Studies on the role of tubulin glycylation in microtubular organelle biogenesis in the ciliate Tetrahymena thermophila
Thazhath, Rupal Mohandas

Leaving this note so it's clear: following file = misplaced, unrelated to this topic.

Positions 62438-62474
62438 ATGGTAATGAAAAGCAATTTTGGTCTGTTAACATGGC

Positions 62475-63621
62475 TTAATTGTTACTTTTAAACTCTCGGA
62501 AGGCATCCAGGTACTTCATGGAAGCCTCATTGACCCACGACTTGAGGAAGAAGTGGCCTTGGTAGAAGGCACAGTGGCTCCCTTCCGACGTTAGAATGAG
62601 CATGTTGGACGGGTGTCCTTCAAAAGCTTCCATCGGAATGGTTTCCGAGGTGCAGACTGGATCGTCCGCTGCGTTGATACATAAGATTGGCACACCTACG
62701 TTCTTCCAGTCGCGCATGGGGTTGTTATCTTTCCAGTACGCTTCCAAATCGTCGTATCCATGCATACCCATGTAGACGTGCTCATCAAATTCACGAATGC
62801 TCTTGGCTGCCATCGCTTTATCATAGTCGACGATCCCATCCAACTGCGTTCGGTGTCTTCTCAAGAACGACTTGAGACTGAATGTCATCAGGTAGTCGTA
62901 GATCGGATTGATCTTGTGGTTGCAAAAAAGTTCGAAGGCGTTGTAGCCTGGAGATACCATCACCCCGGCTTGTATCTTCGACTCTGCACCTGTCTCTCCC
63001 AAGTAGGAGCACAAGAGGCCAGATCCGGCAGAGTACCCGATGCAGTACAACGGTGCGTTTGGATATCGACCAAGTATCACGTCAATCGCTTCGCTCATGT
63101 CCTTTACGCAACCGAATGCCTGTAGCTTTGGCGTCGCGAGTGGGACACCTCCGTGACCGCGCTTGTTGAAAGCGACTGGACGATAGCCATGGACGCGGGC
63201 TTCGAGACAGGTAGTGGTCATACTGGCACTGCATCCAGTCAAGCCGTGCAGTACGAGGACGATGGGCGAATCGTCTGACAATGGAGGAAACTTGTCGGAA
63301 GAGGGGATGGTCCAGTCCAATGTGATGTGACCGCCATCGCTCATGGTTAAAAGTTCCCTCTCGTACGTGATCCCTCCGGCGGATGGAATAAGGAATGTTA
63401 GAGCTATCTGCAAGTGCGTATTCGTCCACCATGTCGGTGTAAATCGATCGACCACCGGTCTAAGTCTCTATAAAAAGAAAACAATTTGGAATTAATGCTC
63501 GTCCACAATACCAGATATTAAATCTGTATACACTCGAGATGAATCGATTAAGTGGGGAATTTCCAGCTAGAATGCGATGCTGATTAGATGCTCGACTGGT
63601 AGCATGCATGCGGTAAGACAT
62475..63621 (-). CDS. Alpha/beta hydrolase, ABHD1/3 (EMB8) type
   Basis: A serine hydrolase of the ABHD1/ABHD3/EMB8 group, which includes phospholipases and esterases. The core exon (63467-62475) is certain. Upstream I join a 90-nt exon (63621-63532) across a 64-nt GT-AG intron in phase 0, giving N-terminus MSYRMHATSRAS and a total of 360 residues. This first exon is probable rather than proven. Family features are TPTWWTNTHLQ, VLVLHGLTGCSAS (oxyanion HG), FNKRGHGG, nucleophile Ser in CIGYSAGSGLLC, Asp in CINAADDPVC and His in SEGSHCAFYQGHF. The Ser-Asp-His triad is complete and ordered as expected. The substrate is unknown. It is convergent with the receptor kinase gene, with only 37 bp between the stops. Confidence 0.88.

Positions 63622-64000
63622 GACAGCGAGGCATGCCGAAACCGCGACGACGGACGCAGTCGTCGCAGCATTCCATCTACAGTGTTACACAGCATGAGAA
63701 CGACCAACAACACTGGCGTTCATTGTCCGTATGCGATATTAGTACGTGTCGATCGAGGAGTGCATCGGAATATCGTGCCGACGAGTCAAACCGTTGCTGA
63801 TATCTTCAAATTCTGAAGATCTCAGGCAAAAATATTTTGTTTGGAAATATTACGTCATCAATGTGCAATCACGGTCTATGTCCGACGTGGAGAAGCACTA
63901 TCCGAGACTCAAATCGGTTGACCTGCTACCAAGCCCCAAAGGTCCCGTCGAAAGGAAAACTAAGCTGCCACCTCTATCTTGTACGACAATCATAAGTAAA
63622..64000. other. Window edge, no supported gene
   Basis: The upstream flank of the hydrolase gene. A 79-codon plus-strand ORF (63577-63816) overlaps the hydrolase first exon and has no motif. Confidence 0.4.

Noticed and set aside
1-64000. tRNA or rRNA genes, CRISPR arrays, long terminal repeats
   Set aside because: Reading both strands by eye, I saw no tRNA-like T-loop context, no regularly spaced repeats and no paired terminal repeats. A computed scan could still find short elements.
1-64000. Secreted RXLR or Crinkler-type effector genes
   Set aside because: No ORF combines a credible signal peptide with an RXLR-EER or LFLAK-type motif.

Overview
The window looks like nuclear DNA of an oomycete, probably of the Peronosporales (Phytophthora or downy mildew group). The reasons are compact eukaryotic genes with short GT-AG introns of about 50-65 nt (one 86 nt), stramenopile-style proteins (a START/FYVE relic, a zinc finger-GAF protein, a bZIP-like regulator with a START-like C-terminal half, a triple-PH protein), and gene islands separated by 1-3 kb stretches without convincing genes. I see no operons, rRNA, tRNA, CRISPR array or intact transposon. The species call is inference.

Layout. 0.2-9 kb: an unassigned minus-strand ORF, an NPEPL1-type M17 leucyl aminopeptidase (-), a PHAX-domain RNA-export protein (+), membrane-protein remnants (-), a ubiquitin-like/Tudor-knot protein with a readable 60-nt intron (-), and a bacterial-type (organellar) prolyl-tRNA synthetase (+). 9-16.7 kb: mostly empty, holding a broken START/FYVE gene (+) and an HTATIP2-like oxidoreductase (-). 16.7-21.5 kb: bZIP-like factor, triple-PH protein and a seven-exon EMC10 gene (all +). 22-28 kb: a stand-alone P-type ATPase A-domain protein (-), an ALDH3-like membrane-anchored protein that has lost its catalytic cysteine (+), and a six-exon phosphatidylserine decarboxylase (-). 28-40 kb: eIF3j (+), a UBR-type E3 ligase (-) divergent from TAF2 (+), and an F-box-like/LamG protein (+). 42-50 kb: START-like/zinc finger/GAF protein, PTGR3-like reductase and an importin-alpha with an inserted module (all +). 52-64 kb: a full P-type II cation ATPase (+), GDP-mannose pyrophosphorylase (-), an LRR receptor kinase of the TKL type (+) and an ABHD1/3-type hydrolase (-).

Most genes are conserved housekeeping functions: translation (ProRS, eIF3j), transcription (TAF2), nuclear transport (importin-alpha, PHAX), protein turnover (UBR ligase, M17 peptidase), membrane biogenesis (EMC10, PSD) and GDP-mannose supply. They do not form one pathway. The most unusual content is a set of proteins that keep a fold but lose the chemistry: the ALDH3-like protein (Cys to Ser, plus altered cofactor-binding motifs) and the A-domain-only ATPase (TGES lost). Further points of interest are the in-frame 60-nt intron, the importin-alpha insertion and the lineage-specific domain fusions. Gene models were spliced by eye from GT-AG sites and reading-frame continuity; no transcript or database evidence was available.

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Tubulin glycylation is an evolutionarily conserved posttranslational modification, which occurs on specific glutamic acid residues on the carboxy terminal tail domains of á. and â. tubulin. Tubulin glycylation is highly evolutionarly conserved from protists to mammals, and is mostly found in cells with cilia and flagella. In ciliates, the modification also occurs on non-ciliary microtubules. Previous studies showed that the glycylation domain of â.tubulin has an essential role in cell survival in Tetrahymena. However, not much is known about the cellular function of this modification. The studies presented here explore the effects that a deficiency in the levels of glycylation has on ciliary and cortical structures in Tetrahymena thermophila. A lethal â.tubulin glycylation domain mutation, âDDDE440, was induced as a result of conjugation of genetic heterokaryons. The study revealed completely opposite effects of the same mutation on cilia and cortical organelles. The axoneme showed a lack of structural integrity, with an absence of the Btubule of peripheral doublets and the central pair. The mutants underwent consecutive and incomplete rounds of cell cycle with defective cytokinesis. Cortical microtubular structures such as longitudinal microtubules failed to undergo proper severing and appeared to impede the cleavage furrow. Cilia in the glycylation mutants were mostly affected at the early stages of their assembly with an initial delay in assembly of new cilia and complete failure in assembly of the central pair. The modification was also required for long-term maintenance of proper structure and length of cilia. Cortical microtubules such as longitudinal microtubules and basal bodies showed signs of hypertrophy. A polarized effect was seen with the anterior subcell most affected by the mutation. An arrest in nuclear and cortical growth and dissociation of a cortical microtubule associated protein occurred selectively in the anterior half of the mutant cells. The results presented here show multiple role of the tubulin glycylation domain in assembly and maintenance of microtubules. Tubulin glycylation appears to act in a context-specific manner and its function is dependent on both subcellular localization and antero-posterior cell polarity.